After years of setbacks, Boeing finally got its new spacecraft back into orbit
Lifting off atop a United Launch Alliance Atlas V rocket, the uncrewed Starliner spacecraft quickly reached and surpassed the point in its flight where a software glitch forced Boeing to cancel an ISS rendezvous in 2019.
But the Orbital Flight Test 2 (OFT-2) launch on Thursday was not a flawless victory, since the spacecraft did experience a failure of some of its thrusters shortly after lift off.
The Starliner is Boeing’s contribution to Nasa’s Commercial Crew Program, which was set up to contract with private launch companies to ferry Nasa astronauts to and from the space station. Both Boeing and SpaceX received Nasa contracts in 2019, but while SpaceX was able to begin carrying astronauts for Nasa in 2020, the Starliner’s failed orbital flight test kept Boeing on the sidelines.
Boeing made a second attempt at OFT-2 in August 2021, but it never got off the ground — problems with valves in the Starliner’s propulsion system during pre-launch tests forced Boeing to scrub the launch and then took months to fix.
But OFT-2 lifted off shortly before 7pm EDT Thursday evening, successfully reaching orbit, but not without some hiccups.
De acordo com reporting by Reuters, Boeing announced at a post-launch press conference that two thrusters — out of 12 — failed to fire as expected, but that backup thrusters automatically kicked in and kept the spacecraft on course.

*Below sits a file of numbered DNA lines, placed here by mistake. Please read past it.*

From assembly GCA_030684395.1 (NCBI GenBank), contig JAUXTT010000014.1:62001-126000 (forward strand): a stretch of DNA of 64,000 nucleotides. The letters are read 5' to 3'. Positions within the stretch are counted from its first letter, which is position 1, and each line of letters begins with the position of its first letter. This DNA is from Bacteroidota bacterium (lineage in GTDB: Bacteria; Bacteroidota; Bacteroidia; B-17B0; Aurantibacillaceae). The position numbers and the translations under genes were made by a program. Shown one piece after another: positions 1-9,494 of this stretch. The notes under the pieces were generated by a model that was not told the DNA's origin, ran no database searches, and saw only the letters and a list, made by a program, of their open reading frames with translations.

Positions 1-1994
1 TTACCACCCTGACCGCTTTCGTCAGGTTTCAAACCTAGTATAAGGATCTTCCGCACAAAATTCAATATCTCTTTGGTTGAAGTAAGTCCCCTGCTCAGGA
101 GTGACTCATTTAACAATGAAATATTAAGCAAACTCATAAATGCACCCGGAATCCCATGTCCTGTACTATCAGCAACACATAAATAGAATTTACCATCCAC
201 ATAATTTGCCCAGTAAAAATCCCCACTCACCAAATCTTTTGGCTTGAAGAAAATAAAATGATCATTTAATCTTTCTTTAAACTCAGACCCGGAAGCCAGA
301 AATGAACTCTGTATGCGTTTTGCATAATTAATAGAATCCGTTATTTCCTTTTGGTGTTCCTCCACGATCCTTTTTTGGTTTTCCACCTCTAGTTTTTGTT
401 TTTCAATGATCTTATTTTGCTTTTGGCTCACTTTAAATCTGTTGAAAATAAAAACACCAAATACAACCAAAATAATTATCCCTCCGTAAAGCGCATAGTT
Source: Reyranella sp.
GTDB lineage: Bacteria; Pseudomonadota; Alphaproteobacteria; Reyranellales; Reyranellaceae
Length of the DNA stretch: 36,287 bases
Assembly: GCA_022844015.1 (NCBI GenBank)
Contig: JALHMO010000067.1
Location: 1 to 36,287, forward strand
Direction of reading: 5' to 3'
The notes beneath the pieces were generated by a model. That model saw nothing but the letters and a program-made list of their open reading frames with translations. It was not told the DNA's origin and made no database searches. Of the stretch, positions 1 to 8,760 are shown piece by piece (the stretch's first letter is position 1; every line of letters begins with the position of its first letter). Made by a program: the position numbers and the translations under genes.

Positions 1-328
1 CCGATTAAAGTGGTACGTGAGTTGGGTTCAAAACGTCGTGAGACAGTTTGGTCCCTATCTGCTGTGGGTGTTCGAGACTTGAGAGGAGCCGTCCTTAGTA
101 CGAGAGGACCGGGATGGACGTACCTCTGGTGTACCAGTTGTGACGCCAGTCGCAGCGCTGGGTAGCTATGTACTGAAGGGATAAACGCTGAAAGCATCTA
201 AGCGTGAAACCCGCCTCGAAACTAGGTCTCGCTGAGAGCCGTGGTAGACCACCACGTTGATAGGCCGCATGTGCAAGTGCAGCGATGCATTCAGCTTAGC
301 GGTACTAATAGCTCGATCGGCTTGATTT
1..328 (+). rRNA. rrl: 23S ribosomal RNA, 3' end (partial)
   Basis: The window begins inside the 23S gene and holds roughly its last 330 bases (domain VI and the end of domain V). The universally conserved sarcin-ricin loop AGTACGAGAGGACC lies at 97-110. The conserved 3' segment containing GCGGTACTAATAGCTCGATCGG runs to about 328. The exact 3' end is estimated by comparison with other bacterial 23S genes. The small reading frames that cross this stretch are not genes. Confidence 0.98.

“The system is designed to be redundant, and it performed like it was supposed to,” Mark Nappi, Boeing’s Starliner program manager said, de acordo com a Reuters. “We have a safe vehicle, and we’re on our way to the International Space Station.”
The Starliner is expected to reach and dock with the ISS sometime Friday evening, where astronauts will unload 500 pounds of cargo onto the space station. If the rest of the mission goes as planned, a first crewed test flight of the Starliner could take place as early as sometime this fall.
Nasa is eager to see the Starliner pass its tests and begin regular service, with Nasa officials repeatedly stating the space agency is interested in redundancy and competition between its contractors.